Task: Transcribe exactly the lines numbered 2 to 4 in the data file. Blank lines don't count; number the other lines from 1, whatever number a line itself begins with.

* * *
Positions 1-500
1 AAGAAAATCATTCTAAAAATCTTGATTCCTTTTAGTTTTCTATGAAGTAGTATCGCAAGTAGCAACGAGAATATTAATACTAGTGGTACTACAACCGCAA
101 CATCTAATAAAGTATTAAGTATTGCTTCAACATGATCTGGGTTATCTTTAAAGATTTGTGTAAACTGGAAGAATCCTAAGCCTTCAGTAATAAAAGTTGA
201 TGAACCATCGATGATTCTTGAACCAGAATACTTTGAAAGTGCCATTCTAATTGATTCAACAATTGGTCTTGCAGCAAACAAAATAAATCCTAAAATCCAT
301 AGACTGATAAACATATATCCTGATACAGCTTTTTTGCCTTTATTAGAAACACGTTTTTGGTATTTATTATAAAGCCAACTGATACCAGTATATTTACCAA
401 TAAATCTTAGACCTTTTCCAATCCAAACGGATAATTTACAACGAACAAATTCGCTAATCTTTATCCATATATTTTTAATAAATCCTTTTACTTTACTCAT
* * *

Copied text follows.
1 AAGAAAATCATTCTAAAAATCTTGATTCCTTTTAGTTTTCTATGAAGTAGTATCGCAAGTAGCAACGAGAATATTAATACTAGTGGTACTACAACCGCAA
101 CATCTAATAAAGTATTAAGTATTGCTTCAACATGATCTGGGTTATCTTTAAAGATTTGTGTAAACTGGAAGAATCCTAAGCCTTCAGTAATAAAAGTTGA
201 TGAACCATCGATGATTCTTGAACCAGAATACTTTGAAAGTGCCATTCTAATTGATTCAACAATTGGTCTTGCAGCAAACAAAATAAATCCTAAAATCCAT